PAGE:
Tehran summit held under de facto martial law

Despite the clerical regime's year-long effort to ensure maximum participation in the OIC summit, the majority of heads of Islamic states are expected to stay away from the Tehran summit. 18 foreign ministers did not attend the foreign ministersŐ meeting, scheduled to begin yesterday morning but delayed until the afternoon.

Mr. Massoud Rajavi, President of the National Council of Resistance of Iran, welcomed the non-participation of many of the heads of Islamic states. He called on other Islamic leaders to boycott the summit as a show of solidarity by the Islamic world with the Iranian people who are under the yoke of the mullahs' anti-Islamic and anti-Iranian regime.

In two letters on April 17 and October 3, Mr. Rajavi had urged the leaders of Islamic countries not to go to Tehran because the mullahs sought to take advantage of this conference to legitimize their repressive and fundamentalist policies. This regime has to date been condemned 41 times by different organs of the United Nations for violating human rights and exporting terrorism, the NCR President had reiterated.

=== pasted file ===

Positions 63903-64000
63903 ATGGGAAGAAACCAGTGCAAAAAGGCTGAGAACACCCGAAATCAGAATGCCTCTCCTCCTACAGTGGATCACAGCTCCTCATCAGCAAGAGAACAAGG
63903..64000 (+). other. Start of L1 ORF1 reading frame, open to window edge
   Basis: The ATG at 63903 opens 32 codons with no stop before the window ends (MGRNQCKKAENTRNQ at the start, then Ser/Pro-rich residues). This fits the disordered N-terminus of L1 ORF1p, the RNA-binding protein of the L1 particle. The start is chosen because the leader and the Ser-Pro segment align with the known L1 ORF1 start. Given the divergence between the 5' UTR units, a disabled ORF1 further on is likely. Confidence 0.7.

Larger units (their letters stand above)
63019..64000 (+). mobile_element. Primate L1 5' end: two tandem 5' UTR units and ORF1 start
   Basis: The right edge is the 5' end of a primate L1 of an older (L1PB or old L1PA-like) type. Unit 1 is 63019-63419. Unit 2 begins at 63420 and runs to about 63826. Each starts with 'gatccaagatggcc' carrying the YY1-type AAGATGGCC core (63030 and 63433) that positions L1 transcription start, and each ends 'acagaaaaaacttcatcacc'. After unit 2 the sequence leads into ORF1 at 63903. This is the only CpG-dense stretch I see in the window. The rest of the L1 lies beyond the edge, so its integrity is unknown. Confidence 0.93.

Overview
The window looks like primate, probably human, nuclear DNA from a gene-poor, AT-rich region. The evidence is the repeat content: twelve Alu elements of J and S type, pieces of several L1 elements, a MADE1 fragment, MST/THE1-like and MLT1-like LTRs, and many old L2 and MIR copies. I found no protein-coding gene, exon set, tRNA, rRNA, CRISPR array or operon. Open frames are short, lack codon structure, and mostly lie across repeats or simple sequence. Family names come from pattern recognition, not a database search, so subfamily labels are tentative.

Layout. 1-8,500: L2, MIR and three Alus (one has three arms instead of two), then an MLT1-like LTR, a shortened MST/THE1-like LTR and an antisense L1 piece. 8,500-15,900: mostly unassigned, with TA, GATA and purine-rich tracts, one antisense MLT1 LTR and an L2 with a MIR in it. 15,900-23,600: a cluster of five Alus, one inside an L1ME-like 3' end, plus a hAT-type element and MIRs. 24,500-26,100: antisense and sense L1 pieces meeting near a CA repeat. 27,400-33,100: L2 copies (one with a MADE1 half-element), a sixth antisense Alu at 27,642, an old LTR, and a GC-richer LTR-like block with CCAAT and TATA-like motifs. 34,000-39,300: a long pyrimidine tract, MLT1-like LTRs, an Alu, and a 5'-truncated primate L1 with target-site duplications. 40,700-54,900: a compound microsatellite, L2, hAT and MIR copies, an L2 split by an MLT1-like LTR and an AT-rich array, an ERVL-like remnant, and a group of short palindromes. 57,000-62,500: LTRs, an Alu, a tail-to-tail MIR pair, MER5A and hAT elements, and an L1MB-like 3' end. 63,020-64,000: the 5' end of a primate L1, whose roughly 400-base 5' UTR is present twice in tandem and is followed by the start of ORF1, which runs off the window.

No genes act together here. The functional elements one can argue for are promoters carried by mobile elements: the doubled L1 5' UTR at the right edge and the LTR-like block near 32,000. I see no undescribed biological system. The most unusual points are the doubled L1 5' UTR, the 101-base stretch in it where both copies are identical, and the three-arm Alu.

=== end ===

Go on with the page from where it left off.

The Tehran summit coincides with a fierce power struggle at the highest leadership levels and while society is in an explosive state. The regime's officials are so concerned about the security of the conference and of the guests that they have assigned Tehran's security to the Guards Corps and taken the unprecedented measure of imposing a de facto curfew on the capital. The clerical regime has publicly ordered all taxi drivers in Tehran to report the names, routes and destination of all foreign passengers, especially journalists, to the authorities. This is a bid to deny foreign reporters free access to different parts of the capital.

The regime has also officially closed all schools, universities, offices, ministries and government organizations for four days and banned all gatherings and meetings. It has canceled all domestic flights to and from Tehran's Mehrabad Airport on Monday. The bus terminal in West Tehran is closed this week and no one is allowed to travel to Tehran. Hundreds of streets, expressways and squares in north, northeast, west and northwest Tehran and some areas in central sections of the capital are closed. From the early hours of Monday to Friday, no cars are allowed to park on the streets in these areas. Only the local residents can pass through by presenting special identification cards.

In addition to the Guards Corps, the regime has brought in 4,000 members of the State Security Forces from other cities to thwart the outbreak of protests and anti-government demonstrations in Tehran. It has deployed a considerable number of helicopters to patrol the capital. The regime has also set up Guards bases throughout Tehran to prevent any form of gathering, even of three people.

Secretariat of the National Council of Resistance of Iran
December 7, 1997

Back Home